UK Release Date: 5th March 2018
Runtime: 129 minutes
Director: Luca Guadagnino
Writer: James Ivory
Starring: Timothée Chalamet, Armie Hammer, Michael Stuhlbarg, Esther Garrel
Synopsis: A precocious teenager finds unexpected attraction with the handsome, older intern who visits his home in rural Italy to help his professor father during the summer break.
Yesterday evening – or the early hours of this morning on this side of the Atlantic – the 89-year-old icon of cinema James Ivory finally won his first Academy Award after a career spanning more than six decades. The award was for his adaptation of André Aciman’s novel Call Me By Your Name. It’s the beautiful, complex story of a fleeting summer romance, directed with a real eye for beauty by Luca Guadagnino and featuring an ensemble of richly layered performances. It’s out on Blu-ray from today and the very definition of a must-watch movie.
In a different year, Timothée Chalamet would have been a clear Best Actor frontrunner for his performance as the musically precocious 17-year-old Elio, who finds himself falling under the slightly confusing spell of Oliver (Armie Hammer), who is staying at the rural Italian home of Elio’s professor father (Michael Stuhlbarg) while working as a summer intern. Their relationship matures from nervous and standoffish to intense and romantic, with both men internally questioning the wisdom of embarking upon an inherently short-lived summer together.
Few films in recent memory have been able to evoke a period and an environment as vividly as Call Me By Your Name. Through the keen vision of Luca Guadagnino and the setting in his native Italy, as well as the 35mm film running through DoP Sayombhu Mukdeeprom’s camera, every frame of the movie radiates heat, both literal and metaphorical, as well as the wistful, almost mythical nostalgia of a half-forgotten summer. Call Me By Your Name is about feel more than plot, with the ethereal strains of Sufjan Stevens’s original songs – including the Oscar-nommed ‘Mystery of Love’ – providing the perfect accompaniment.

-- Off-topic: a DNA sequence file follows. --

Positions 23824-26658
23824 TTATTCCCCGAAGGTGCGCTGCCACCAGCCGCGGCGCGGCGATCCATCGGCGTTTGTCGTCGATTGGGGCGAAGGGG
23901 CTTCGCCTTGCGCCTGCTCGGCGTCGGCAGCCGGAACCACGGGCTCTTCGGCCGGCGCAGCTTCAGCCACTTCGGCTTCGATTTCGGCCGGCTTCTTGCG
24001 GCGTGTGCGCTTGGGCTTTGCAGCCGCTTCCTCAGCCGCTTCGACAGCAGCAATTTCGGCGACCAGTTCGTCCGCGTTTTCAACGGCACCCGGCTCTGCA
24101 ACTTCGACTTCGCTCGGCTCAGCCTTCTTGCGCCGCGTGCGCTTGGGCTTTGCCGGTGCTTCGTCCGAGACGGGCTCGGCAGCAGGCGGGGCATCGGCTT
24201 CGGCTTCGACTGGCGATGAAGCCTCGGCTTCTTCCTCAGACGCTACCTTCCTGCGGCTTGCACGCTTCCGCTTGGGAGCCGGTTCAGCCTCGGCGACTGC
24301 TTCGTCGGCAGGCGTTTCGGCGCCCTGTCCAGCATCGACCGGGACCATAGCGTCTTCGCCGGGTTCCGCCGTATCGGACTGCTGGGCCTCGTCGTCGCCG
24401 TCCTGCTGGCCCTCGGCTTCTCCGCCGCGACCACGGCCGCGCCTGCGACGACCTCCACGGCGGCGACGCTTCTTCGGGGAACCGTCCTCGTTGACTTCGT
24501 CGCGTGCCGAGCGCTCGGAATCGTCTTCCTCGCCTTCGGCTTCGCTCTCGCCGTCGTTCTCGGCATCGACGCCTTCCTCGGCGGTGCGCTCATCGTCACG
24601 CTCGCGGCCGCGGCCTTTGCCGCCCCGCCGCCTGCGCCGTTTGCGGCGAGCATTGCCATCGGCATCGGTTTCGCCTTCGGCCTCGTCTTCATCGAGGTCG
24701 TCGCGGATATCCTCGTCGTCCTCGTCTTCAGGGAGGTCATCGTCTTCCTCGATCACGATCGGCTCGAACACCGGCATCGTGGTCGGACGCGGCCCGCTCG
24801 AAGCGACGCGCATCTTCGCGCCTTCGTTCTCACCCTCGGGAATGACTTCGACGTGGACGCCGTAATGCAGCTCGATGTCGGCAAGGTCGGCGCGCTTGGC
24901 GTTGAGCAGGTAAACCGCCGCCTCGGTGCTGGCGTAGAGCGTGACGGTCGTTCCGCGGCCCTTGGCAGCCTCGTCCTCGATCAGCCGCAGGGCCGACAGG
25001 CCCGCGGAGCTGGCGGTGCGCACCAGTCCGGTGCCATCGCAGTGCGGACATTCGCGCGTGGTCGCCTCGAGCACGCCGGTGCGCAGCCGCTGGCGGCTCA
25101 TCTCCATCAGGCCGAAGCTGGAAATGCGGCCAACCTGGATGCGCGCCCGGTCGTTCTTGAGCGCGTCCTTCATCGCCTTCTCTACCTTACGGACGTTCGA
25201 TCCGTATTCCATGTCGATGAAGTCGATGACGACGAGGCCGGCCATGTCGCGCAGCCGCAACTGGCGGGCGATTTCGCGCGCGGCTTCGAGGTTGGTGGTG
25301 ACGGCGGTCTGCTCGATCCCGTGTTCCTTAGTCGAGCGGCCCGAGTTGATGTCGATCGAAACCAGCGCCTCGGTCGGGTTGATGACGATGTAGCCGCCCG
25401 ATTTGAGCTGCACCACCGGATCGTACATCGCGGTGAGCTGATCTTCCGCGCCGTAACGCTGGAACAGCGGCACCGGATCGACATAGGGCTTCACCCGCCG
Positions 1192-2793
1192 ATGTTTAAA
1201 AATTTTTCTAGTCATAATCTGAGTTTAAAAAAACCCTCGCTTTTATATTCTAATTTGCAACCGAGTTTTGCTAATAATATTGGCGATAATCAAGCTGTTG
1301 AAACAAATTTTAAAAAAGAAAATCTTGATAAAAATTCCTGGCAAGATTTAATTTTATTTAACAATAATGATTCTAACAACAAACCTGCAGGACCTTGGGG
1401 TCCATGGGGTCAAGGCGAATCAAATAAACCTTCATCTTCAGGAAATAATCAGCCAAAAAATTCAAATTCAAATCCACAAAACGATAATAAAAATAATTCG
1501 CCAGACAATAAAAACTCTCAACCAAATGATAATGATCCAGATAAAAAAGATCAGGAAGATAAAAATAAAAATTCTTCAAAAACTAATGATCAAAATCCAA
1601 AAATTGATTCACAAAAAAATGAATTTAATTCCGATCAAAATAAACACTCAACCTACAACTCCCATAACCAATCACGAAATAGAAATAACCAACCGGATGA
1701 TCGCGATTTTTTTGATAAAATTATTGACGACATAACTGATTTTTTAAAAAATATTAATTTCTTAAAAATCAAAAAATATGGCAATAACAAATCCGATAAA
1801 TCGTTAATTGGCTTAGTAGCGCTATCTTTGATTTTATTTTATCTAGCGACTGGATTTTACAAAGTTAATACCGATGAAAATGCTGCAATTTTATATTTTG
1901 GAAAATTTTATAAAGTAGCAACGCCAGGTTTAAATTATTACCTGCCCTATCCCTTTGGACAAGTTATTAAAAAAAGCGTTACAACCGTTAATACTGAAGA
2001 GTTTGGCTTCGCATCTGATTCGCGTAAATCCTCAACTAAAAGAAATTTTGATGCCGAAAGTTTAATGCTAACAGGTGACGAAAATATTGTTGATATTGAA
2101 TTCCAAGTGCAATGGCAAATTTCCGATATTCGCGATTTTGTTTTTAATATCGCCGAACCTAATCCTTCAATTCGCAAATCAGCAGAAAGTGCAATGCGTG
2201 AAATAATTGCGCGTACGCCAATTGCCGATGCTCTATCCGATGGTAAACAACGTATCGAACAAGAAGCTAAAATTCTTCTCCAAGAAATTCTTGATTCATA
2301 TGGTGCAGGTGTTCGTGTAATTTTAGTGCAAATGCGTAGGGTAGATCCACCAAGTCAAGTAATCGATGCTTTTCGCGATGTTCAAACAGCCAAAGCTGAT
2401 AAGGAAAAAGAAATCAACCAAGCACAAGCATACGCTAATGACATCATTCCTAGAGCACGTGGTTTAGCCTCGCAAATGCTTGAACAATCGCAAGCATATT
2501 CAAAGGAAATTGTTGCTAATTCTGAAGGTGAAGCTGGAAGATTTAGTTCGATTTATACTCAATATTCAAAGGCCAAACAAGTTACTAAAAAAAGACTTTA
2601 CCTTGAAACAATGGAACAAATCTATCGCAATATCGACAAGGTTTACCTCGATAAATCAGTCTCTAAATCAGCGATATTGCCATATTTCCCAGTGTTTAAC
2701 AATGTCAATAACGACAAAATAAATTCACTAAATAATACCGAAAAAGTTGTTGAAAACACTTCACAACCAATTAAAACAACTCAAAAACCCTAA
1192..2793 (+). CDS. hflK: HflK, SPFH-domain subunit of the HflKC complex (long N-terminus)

But it’s the performances that really resonate in Call Me By Your Name. It’s a grave injustice that Timothée Chalamet wasn’t rewarded for his outstanding work, conjuring the perfect contradiction of a cocksure know-it-all with no grasp on the maelstrom of feelings flying through him. Armie Hammer, meanwhile, was born to play the preposterously handsome, well-read avatar of perfection, who is gradually sanded down and humanised by his relationship with Elio. The third pillar is Michael Stuhlbarg, who comes alive in a final scene between him and his son that is one of the most tender and believable moments committed to celluloid in recent years.
There is something about Call Me By Your Name that has been lost in the transfer from the big screen to the small screen. Its sumptuous visual style is designed for the biggest screen imaginable, which is something that even the best Blu-ray can’t mimic. With that said, this is a movie that’s about its characters, and they resonate with a power that transcends the format in which the performances are being shown. The movie remains an intoxicating journey into a world of love and wonderment, with a devastatingly simple final shot that you’ll struggle to forget.
A pretty standard selection here. There’s a commentary track, Q&A recording, a making of featurette where everyone talks about how lovely the experience was, the trailer and a music video for that stunning Oscar-nominated song.
Pop or Poop?
If you managed to miss Call Me By Your Name on its cinema run, you owe it to yourself to pick up the Blu-ray. The movie is one of the most beautiful romance stories told on the big screen in recent years, but it’s one that has a handle on the real trials and tribulations of love, whether gay or straight.
Chalamet and Hammer are fantastic, with Stuhlbarg swinging in for the final act to break your heart all over again. This is a special piece of work.
Do you agree with my review? Let me know in the comments section.
Call Me By Your Name is available on Blu-ray and DVD in the UK now, courtesy of Sony Pictures Home Entertainment.